5 RCM Challenges that are faced by hospitals

In the healthcare industry, new technologies can quickly alter behavior and bring about change, which gives birth to new challenges. The delivery of healthcare is a complicated process, and issues like insurance TAT and medical records all affect income.  Missed visits are particularly concerning because 40% of patients said they forwent treatment. According to a poll, each of these vacant, unfilled time slots might cost up to $200 and 60 minutes. In this article, we will go through some RCM challenges that hospitals might face. 

1. Adopting a Patient-centered care Approach

The phrase “patient-centred care” is used in the healthcare industry and means “patient needs are a foremost priority.” The medical billing process can be outsourced to allow healthcare practitioners to spend more time on patient care. 90% of medical practitioners who responded to an HFMA study claimed that the load of paperwork is the largest challenge facing their profession. The impact of patient-centred care on medical group practices. 

According to studies, patients’ opinions are largely influenced by their interactions with insurance companies and consultations. The personnel will find it more challenging if they are focused on administrative tasks. It will be more challenging for the staff to be patient-centric because healthcare guidelines are always changing. 

2. Maintaining a Constant Cash-flow

Numerous states have prohibited elective surgical procedures during COVID-19, which has resulted in a considerable drop in the amount of money available to healthcare providers. Patient-pay accounts can be difficult to collect as well. Late payments can be decreased by enforcing compliance with charge capture and reconciliation policies. Accounts receivable from services rendered previous to closure may still belong to the providers; nevertheless, many practices may find it difficult to collect these receivables. 

3. Timely follow-through on claims

Some insurance companies postpone payments and occasionally send pointless refusal letters. It will be challenging to increase the reimbursement rate if the billing team is not knowledgeable about insurance guidelines and market trends. The A/R team should be in continual contact with the patient, service provider, and insurance company after filing an insurance claim in order to take the appropriate steps to resolve any claims. It will be very time-efficient to keep track of typical denials, how to fix them, and worldwide problems.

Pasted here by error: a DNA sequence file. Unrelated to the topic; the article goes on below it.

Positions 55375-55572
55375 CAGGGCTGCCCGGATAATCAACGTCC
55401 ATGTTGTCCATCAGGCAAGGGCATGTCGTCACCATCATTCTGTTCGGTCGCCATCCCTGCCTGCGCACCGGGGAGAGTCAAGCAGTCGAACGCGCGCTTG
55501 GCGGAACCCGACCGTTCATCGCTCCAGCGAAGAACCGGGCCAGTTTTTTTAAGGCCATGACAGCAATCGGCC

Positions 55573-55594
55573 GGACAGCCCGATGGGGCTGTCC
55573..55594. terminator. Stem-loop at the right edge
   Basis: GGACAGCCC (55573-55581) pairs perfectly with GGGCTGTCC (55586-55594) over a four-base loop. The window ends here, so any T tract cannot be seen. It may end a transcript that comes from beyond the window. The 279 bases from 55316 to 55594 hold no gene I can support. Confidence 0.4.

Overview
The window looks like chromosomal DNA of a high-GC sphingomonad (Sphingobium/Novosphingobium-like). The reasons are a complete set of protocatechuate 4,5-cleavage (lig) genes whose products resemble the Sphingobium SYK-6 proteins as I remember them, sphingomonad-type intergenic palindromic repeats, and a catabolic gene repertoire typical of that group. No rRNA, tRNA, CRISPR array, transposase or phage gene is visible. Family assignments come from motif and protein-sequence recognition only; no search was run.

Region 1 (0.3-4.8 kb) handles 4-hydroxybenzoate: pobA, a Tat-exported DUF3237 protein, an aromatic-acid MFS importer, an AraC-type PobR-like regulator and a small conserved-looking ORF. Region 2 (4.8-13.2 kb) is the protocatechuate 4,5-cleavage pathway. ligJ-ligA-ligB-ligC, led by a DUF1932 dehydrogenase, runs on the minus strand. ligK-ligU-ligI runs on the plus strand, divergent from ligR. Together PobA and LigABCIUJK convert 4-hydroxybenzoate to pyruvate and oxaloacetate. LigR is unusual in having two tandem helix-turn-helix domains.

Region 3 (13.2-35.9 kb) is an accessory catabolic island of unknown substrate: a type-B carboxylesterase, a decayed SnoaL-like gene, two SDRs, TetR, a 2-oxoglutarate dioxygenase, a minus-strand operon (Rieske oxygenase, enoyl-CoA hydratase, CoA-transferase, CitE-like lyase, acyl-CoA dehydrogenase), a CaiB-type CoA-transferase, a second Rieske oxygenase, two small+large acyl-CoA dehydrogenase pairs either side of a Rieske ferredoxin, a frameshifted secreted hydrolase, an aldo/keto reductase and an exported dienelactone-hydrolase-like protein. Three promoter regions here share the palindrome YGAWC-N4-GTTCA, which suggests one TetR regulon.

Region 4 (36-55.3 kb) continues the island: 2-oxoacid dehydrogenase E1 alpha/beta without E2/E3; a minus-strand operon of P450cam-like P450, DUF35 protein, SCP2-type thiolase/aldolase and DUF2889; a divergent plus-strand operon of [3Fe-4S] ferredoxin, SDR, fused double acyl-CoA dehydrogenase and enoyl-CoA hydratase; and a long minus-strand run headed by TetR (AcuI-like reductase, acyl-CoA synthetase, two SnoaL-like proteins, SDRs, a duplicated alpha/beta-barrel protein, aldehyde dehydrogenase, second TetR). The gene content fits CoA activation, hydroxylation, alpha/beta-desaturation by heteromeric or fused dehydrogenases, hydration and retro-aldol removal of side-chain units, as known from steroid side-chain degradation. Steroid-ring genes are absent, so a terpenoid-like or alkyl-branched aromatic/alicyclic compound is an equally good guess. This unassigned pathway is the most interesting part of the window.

4. Workflow mismanagement

It’s not easy to manage workflow in the healthcare industry. With proper workflow, hospitals and medical offices may prevent pointless patient delays. If a patient has a negative experience as a result of a delay, the medical practice’s reputation may suffer. Patients must frequently move between desks during admission in order to organize themselves and move on to the next step. Only a small number of hospitals have medical records that have been updated and understood correctly by every clinician who has treated patients.

5. Increasing efficiency for a digital process


Most patients now utilize online searches to find information before scheduling a doctor’s appointment. According to a survey, 80% of patients would choose a doctor who offers online scheduling over one who doesn’t. It is advantageous for medical practitioners to switch to digital patient registration technologies. While implementing digital technology would necessitate the hospital installing hardware and servers and, if necessary, troubleshooting them. It can be difficult to train personnel and medical professionals on the new technologies.

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